Everyone associated with the Bulls, from owner Jerry Reinsdorf to coach Tom Thibodeau, has insisted Rose won't be rushed back. We have no reason not to believe them. But what about in March when the Bulls are fighting in the lower half of the East's playoff picture? What about when Thibodeau is trying to win as many games as possible to secure the lucrative new contract the organization should have already inked him to?

It's easy to worry about Rose the same way parents worry about their children. To Chicago sports, D. Rose is everything. The Bulls were a barren wasteland before lucking out on that 1.8 percent chance to acquire his services in the 2008 NBA Draft lottery. Maybe it was rigged, maybe the Bulls simply fell ass-backwards into the superstar talent Chicago had been craving since Jordan. Either way, Rose's presence is the best thing about this sports town, regardless of how good we all think the Bears can be this year. Rose is to local pro basketball what Tiger Woods is to golf: an incentive to watch for the casual fan. Rose also represents to inner city youth what Barack Obama symbolizes to so many: unfiltered hope, and a sign that if he can make it, so can you.

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Aggrey Sam's one-on-one with Rose at Comcast SportsNet was the final piece of the puzzle for the first phase of the comeback narrative. Rose sounds confident and well-spoken in the video interview accompanying the piece, though Comcast's decision to intersperse all of Rose's previous injuries only had me worried sick again.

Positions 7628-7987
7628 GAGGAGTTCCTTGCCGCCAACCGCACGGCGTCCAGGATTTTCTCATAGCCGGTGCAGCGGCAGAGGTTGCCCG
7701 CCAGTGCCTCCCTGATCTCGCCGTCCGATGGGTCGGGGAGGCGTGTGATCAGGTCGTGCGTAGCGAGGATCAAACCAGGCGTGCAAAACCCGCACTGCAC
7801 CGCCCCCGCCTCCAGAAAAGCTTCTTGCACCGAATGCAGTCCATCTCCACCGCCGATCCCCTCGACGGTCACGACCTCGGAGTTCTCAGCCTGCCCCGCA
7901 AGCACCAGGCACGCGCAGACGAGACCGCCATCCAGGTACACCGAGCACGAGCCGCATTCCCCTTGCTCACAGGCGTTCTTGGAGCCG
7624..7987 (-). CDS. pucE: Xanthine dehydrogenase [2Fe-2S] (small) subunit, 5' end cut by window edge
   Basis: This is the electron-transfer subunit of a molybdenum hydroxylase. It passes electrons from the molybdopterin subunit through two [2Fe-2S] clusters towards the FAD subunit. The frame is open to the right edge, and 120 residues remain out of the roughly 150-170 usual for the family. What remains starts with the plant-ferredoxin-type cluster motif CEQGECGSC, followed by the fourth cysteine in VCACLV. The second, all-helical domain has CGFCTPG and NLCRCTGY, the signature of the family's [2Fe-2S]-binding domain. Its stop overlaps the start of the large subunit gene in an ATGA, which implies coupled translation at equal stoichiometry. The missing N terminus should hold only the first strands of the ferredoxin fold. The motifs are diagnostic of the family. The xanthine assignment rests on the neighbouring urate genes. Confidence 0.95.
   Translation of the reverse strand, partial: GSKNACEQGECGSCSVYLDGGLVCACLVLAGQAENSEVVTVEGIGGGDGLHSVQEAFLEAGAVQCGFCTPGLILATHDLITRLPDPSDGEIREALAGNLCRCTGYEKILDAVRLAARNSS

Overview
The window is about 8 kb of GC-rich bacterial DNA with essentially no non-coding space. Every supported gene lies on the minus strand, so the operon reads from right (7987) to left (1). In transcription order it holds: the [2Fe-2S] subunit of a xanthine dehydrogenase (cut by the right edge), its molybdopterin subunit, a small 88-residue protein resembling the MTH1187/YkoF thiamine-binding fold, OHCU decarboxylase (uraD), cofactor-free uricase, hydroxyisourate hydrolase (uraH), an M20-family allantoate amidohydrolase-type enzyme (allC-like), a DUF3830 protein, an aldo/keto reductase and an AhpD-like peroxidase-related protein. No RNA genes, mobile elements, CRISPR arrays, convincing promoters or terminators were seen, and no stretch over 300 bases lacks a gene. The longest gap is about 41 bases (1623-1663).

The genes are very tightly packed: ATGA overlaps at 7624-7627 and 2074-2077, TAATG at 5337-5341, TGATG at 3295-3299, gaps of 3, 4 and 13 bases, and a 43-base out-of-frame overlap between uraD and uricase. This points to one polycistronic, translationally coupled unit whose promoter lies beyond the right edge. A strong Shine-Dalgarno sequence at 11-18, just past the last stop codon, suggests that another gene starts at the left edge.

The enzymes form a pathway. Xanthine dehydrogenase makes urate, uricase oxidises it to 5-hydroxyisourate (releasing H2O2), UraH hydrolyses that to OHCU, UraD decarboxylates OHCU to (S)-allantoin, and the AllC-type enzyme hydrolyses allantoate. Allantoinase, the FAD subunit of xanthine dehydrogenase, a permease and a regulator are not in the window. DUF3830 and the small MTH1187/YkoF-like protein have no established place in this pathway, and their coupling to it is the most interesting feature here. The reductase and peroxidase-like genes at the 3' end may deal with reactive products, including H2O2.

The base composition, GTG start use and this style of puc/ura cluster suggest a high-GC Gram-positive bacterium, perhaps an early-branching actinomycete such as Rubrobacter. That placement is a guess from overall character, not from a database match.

When Rose does finally return to the court, who's to say he won't get hurt again?

This is my biggest worry. While some question if a player so dependent on speed and quick-twitch ability can remain a perennial MVP candidate after such a serious knee injury, I really believe Rose will still be one of the best players in the league when he returns. Modern medicine has come a long way, and D. Rose will learn how to adapt his game. All the great ones do.

What scares me is the thought that Rose's torn ACL can be partially attributed to all of the less severe injuries he suffered during the last regular season. "The hip bone's connected to the back bone", and all of that. Rose needs to be completely healthy before he gets back, no matter the pressure or the hype.

Particularly after an offseason in which management jettisoned so many of his crucial teammates, Rose shouldn't be worried about getting back on the court until he's absolutely capable of doing so. The organization had higher priorities than winning in 2012-2013, and Rose should, too.

When Rose finally does come back, it will be a reason to celebrate. Until then, let's be mindful of how severe an ACL injury really is. Don't rush back, Derrick. There's plenty of time to bring Chicago a championship.

Ricky O'Donnell is the editor of SB Nation Chicago and the founder of the Chicago sports blog Tremendous Upside Potential. Follow him on Twitter or reach him at